“Many women find the use of such demeaning language offensive, humiliating and denigrating,” said former Supreme Court Justice Marie Deschamps in her recent report on harassment in the Armed Forces. The report, commissioned by the Chief of the Defence Staff in the wake of disturbing media stories about sexual assault and bullying in the military, echoes the criticism of the RCMP.

After consulting with 700 people, Deschamps found that the most common complaints are related to what she describes as “a hostile, sexualized environment” within the Armed Forces, “characterized by the frequent use of swear words, […] discriminatory comments with respect to the abilities of women,” lewd behaviour, and unwanted touching. Deschamps recommends sweeping measures intended to move the Armed Forces away from its macho military culture. Leadership, she says, should crack down severely on the use of offensive language – “a critical step in reforming the culture.” To help achieve this, the report recommends broadening the military’s definition of sexual harassment, so that it includes “sexual comments or jokes that are not necessarily addressed to a particular person, but which create a negative sexualized environment.”

Most men in the focus groups thought the idea of enforcing politically correct language in the military was “ridiculous,” Deschamps noted. Indeed, efforts to police language and re-educate people often create resentment and can appear ideologically-driven. Last fall, about 1,000 undergraduate students at the Royal Military College were ordered to attend a workshop on sexual harassment during a weekend day off. The lecture was delivered by Julie Lalonde, a self-described “social justice activist” and “feminist buzzkill.” Lalonde complained that she was laughed at, disrespected, catcalled and whistled at. One third-year cadet told the CBC that, when pressed, Lalonde maintained that if a man and a woman got drunk and had sex, the man could be accused of sexual assault. “At this point all respect for the presenter was lost, and she struggled to carry on with the presentation in the face of people ignoring her,” the cadet was quoted as saying.

A number of people interviewed by Deschamps said sexual assaults are more likely to occur in barracks. It follows that sex-segregated barracks should significantly reduce the incidence of assault. However, Deschamps dismisses the idea of making such changes, saying “incidents of sexual harassment do not appear to be limited to particular locations or hours.”

One common-sense step is to impose moderation when it comes to the consumption of alcohol. Until recently, navy ships and submarines allowed access to beer, wine and soft alcohol during meals while at sea. Vice-Admiral Mark Norman, head of the Royal Canadian Navy, ended that late last year and took other practical measures to discourage excessive drinking. “In 95% of the cases where people get into trouble, they have been drinking to excess, so there is a relationship there,” he told FrontLine Defence (2015 #1) during a comprehensive interview about the sweeping reforms of cultural rules and expectations within the Canadian Navy.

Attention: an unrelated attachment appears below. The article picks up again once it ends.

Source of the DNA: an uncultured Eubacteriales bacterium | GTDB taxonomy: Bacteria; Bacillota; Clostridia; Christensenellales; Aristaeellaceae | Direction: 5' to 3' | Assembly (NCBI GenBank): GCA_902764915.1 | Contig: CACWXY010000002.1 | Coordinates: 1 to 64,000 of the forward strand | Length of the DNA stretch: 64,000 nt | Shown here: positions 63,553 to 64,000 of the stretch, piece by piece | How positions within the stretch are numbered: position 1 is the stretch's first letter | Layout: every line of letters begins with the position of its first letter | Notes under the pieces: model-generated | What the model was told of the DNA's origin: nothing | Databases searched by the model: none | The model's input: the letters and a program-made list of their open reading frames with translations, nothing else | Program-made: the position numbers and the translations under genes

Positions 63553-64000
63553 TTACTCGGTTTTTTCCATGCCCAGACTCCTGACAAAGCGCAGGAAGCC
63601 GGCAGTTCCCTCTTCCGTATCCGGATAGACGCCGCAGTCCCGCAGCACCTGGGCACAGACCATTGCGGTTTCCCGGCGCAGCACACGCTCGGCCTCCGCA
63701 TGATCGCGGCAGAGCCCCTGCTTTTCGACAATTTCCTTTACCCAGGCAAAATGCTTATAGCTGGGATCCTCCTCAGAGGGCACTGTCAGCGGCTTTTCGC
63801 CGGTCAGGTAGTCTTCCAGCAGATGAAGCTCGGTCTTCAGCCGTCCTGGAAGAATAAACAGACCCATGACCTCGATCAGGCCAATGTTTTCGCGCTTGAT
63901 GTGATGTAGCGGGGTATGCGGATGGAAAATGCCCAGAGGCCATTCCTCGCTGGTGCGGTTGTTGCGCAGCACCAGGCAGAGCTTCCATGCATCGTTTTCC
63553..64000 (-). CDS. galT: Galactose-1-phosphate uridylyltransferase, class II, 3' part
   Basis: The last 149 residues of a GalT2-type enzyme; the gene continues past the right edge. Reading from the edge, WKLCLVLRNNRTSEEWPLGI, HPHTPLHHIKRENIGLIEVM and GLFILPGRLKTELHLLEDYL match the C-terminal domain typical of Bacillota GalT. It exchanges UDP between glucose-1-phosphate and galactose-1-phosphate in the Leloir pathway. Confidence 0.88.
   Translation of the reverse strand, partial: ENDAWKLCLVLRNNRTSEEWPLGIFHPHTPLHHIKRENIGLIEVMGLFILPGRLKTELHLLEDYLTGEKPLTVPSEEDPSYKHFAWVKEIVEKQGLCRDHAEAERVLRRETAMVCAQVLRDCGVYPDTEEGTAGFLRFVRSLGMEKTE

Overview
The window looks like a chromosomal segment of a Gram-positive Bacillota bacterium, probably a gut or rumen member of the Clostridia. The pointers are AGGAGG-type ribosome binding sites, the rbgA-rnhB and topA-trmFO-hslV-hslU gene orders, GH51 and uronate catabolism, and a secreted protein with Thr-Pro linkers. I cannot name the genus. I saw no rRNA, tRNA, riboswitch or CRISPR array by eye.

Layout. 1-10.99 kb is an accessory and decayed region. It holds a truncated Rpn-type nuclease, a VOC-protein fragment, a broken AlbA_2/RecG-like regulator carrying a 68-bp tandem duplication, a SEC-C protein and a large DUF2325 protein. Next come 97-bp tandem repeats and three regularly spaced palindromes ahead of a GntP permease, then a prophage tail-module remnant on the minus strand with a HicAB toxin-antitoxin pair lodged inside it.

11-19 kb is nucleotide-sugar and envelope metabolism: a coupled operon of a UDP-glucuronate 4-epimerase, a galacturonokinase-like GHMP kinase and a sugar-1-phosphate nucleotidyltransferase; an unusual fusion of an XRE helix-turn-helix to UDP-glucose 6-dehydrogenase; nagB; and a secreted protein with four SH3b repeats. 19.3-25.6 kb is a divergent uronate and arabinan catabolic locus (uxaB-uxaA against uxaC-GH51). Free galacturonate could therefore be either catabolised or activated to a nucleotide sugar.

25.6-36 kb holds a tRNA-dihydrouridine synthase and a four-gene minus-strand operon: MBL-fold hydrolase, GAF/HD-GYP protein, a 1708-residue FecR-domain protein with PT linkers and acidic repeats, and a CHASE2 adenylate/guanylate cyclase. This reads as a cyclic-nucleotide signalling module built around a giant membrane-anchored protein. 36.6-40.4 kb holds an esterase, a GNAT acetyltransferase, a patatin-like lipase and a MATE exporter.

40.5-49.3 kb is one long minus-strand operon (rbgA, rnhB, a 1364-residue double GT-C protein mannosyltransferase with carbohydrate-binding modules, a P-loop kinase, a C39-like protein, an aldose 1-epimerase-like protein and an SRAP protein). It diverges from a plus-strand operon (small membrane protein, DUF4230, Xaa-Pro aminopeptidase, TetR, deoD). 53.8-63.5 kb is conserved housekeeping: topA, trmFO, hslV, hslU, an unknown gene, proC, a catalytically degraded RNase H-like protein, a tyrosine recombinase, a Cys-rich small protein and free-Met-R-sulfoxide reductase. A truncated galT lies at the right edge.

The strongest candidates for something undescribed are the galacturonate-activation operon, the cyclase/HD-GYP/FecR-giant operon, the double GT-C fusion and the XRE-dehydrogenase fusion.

Shortly after taking office, in a July letter sent to all members of the Canadian Forces the new Chief of the Defence Staff, General Vance, said that although individual commanders are already taking action, these efforts need to be co-ordinated in order to implement all of the Deschamps recommendations. He is calling the new focus on ending sexual harassment “Operation Honour.”

These actions on the part of military leaders indicate a reformed culture is being strongly promoted from within, but what about the law enforcement sector?

The Mitchell/Sgro report on the RCMP draws similar conclusions to the Deschamps report. Among other things, it recommends establishing a civilian body to supervise and govern the RCMP, setting up an ombudsman to investigate complaints, and developing indicators to weed out potential recruits who may be sexist.

It also recommends the force “modernize” its strategic vision, mission statement, and statement of diversity awareness, to promote “an environment of inclusion and equality.” Officers’ attitudes should be monitored throughout their careers, and leaders who believe in “outdated notions of paramilitary authority […] must be identified and corrected,” the report advises.

Debate over the wisdom of such measures has been non-existent in the media. Most fundamentally, from a mission-success perspective, there’s no logical or practical reason to see paramilitary culture as outdated and, in fact, evidence suggests it is as relevant now as ever. From an evolutionary perspective, the paramilitary culture is an adaptation to the kinds of threats such organizations exist to eliminate.